Cabinet ministers such as Marc Lalonde, Martin O’Connell and Roméo LeBlanc all quietly worked at one stage in

their careers as aides to Prime Minister Pierre Trudeau. Others, like federal Liberal MPs Francis Fox, Ralph Goodale and Ralph Stewart, also began as aides. One Tory, Joe Clark, served back in 1967 as an aide to Robert Stanfield, and fast gained a reputation as a diligent worker. Many of these former aides agree there’s no better way of learning the political, sometimes cutthroat, ropes, than working for a cabinet minister. As Stewart says, “You really got to know what was going on up on Parliament Hill.”

Making that leap to active political life, however, is a gamble that requires a commitment almost equivalent to entering monastic life—total dedication. At a time when politics is considered an unholy business, these aides are the exception, usually single and strongly attached to their jobs, willing to endure the long hours

and stolen leisure time to get ahead. “The secret is that you have to be willing to say this job is the most important thing in your life. Everything is so intense and people burn out pretty quickly,” says Sharon Vance, assistant to NDP member Stuart Leggatt, and one of the parliamentary aides who shares a routine which is sometimes as gruelling as that of her ministerial counterparts. The fast-paced tasks of briefing ministers, speech writing, travelling with their bosses and returning reporters’ calls can create a lot of strain. Richard Cannings, a 35-year-old special assistant to André Ouellet, for instance, when interviewed, had just put in two consecutive 14-hour days. He’s leaving the job to return to university in the fall, concluding in retrospect: “In some ways, this is anti-life. It’s such a little bubble of a world.”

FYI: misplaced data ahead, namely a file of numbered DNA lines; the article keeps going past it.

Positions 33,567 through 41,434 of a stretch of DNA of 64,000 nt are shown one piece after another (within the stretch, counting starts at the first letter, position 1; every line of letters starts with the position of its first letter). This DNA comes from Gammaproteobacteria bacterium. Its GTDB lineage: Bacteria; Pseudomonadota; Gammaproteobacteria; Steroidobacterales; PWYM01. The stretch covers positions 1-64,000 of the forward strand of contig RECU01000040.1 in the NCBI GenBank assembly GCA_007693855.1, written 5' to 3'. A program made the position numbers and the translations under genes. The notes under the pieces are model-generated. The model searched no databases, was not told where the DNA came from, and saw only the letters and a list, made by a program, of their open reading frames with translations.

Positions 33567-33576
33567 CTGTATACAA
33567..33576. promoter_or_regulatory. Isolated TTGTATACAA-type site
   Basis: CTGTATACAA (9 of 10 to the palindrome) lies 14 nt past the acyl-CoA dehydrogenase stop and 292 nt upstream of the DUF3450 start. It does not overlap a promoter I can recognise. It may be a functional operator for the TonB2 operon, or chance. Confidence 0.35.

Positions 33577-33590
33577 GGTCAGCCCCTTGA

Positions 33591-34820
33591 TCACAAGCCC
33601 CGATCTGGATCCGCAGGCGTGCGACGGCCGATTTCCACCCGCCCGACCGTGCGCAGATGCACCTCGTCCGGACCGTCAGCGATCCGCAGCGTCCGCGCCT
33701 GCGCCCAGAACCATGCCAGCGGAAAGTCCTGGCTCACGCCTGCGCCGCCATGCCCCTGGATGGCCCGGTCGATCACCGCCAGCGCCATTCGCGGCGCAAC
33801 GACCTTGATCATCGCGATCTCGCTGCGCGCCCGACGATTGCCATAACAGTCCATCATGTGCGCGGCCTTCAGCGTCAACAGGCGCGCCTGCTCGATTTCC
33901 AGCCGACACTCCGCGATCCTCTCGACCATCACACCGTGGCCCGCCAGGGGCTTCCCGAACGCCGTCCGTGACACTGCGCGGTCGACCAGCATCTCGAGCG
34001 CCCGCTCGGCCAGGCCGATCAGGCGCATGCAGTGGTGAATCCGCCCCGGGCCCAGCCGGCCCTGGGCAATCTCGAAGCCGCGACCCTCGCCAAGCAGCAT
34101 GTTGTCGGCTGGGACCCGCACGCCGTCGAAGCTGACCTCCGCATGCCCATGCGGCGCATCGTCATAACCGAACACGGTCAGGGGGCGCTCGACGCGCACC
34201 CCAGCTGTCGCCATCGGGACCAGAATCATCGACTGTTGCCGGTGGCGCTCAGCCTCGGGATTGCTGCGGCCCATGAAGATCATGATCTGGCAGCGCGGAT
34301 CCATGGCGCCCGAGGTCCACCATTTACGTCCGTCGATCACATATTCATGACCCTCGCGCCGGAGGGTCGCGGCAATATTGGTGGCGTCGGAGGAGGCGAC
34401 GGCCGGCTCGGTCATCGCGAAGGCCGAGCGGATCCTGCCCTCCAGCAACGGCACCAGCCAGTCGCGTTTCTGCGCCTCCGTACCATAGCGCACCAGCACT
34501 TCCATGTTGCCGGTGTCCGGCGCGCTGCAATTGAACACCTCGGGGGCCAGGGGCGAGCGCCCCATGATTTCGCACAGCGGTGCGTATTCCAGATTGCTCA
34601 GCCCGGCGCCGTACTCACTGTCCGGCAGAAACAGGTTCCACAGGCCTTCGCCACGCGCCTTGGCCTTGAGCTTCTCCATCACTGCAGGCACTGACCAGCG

The frustrations of the job are relieved through boozy events like “Wonderful Wednesday,” a weekly gathering in a designated minister’s office where aides meet one another over a cash bar. And there are the rare cases of ulcers and nervous breakdowns, which tend to increase as the political action heats up. But many aides find the thrill of working closely with political movers and shakers compensates for the pressure. One tells of getting an emotional high out of contributing just two lines to a draft of the National Housing Act. Says another: “I’m on the road an awful lot, but I wouldn’t be in the job if I didn’t really like it.”